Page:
Preprint Article Version 1 Preserved in Portico This version is not peer-reviewed

Choice Under Uncertainty and Ambiguity: An Empirical Inquiry of a Behavioral Economic Experiment Applied to COVID-19.

Version 1 : Received: 3 June 2021 / Approved: 7 June 2021 / Online: 7 June 2021 (12:46:27 CEST)

How to cite: Rodenburg, K.S.; Bhattacharyya, A.; Rodenburg, E.; Papadopoulos, A. Choice Under Uncertainty and Ambiguity: An Empirical Inquiry of a Behavioral Economic Experiment Applied to COVID-19.. Preprints 2021, 2021060177 (doi: 10.20944/preprints202106.0177.v1). Rodenburg, K.S.; Bhattacharyya, A.; Rodenburg, E.; Papadopoulos, A. Choice Under Uncertainty and Ambiguity: An Empirical Inquiry of a Behavioral Economic Experiment Applied to COVID-19.. Preprints 2021, 2021060177 (doi: 10.20944/preprints202106.0177.v1).

Abstract

Results from a behavioral economic laboratory experiment are used to enhance our understanding of public health decisions made during the COVID-19 pandemic. The identification of systematic biases from optimal decision theory found in controlled experiments could help inform public policy design for future public health crises. The laboratory and the shelter-in-place decisions made during COVID-19 included elements of risk, uncertainty and ambiguity. The lab findings found individuals adopt different decision rules depending on both personal attributes and on the context and environment in which the decision task is conducted. Key observations to consider in the context of the COVID-19 decision environment include the importance of past experience, the ability to understand and calculate the odds of each action, the size and differences in economic payoffs given the choice, the value of information received, and how past statistical independent outcomes influence future decisions. The academic space encompassing both public health and behavioral economics is small, yet important, particularly in the current crisis. The objective of continued research in this area would be to develop a more representative model of decision-making processes, particularly during crisis, that would serve to enhance future public health policy design.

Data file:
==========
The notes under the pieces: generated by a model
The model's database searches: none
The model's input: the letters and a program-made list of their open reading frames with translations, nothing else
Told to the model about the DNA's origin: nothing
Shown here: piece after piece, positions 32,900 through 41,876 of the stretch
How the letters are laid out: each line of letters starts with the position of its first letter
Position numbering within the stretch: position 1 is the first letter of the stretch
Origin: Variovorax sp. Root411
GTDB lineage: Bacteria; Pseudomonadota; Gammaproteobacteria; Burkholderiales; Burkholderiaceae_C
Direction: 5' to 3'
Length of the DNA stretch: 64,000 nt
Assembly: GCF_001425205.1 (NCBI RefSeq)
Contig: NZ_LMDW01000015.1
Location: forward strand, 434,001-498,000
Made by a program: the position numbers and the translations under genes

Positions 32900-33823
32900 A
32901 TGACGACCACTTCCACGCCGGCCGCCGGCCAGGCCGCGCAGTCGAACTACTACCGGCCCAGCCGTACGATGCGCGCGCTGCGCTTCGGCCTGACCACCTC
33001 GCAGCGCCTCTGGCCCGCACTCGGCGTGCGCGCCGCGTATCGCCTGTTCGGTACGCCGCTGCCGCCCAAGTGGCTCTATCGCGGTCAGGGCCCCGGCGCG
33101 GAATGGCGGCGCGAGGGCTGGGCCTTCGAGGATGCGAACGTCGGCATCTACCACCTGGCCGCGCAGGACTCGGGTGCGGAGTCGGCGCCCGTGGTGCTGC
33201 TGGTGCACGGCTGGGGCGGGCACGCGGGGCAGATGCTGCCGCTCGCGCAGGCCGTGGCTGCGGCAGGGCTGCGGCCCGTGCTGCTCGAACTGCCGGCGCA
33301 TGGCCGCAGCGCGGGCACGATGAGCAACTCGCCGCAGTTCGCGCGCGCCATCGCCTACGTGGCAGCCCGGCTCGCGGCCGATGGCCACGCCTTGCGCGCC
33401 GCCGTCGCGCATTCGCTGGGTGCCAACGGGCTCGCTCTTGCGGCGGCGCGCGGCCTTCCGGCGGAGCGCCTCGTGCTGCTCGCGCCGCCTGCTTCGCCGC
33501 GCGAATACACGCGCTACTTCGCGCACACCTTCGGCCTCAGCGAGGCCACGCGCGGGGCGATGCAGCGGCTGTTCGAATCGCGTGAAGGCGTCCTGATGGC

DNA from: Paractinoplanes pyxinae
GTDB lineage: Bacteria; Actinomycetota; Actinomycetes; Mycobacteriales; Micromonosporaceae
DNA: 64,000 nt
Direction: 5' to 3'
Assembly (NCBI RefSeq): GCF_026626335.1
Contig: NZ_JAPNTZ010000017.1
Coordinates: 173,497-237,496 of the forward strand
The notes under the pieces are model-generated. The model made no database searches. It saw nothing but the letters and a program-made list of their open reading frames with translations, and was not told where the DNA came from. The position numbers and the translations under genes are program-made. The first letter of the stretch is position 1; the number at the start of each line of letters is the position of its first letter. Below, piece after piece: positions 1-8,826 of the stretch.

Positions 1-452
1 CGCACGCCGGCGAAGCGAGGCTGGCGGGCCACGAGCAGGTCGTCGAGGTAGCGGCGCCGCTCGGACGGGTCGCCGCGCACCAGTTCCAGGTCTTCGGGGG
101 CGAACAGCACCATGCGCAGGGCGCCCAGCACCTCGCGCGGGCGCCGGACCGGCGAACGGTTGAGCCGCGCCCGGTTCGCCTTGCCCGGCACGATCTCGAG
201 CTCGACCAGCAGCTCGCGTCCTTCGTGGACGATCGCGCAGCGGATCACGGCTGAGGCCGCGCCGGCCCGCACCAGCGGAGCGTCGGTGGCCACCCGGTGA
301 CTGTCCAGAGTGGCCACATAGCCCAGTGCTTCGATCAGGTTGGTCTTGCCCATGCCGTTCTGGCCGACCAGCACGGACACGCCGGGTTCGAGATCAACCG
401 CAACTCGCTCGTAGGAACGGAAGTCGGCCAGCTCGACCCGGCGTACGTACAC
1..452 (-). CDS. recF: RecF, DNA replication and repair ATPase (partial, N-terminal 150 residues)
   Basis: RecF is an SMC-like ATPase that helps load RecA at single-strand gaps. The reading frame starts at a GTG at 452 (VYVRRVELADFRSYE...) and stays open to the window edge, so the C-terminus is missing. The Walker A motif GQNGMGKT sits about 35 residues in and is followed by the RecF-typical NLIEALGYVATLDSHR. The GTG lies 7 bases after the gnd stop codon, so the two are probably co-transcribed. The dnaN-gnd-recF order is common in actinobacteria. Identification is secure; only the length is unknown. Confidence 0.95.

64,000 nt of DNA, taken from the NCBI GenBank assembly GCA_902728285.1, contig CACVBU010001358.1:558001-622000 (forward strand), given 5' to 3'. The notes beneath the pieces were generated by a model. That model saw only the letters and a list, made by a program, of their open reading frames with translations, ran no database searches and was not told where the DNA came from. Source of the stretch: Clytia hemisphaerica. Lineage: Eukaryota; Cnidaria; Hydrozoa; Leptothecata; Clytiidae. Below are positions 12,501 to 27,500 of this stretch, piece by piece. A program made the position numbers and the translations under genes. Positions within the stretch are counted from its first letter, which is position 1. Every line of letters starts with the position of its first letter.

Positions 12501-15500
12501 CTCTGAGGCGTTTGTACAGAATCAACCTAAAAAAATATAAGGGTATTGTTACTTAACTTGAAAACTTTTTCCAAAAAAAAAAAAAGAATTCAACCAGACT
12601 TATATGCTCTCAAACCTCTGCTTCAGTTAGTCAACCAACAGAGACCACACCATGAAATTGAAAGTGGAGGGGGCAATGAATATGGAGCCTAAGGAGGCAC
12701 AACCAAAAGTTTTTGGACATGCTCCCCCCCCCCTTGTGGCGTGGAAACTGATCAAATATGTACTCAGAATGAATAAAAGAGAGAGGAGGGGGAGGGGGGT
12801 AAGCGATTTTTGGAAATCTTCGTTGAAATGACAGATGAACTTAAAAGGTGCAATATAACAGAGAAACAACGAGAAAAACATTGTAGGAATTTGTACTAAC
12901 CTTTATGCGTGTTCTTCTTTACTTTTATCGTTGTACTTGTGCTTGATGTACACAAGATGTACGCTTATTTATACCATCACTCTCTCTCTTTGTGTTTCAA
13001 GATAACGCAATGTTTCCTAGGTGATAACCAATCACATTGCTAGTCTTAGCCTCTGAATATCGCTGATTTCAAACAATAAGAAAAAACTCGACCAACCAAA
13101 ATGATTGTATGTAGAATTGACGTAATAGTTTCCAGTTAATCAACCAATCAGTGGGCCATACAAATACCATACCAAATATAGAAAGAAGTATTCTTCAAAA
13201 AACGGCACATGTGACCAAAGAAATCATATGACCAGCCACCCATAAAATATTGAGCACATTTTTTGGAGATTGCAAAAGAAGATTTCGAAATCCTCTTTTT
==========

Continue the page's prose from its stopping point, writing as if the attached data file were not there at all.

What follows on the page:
Subject Areas

public health decision making; COVID-19; behavioral economic; experimental economics; first-order stochastic dominance; bounded rationality; decision trees

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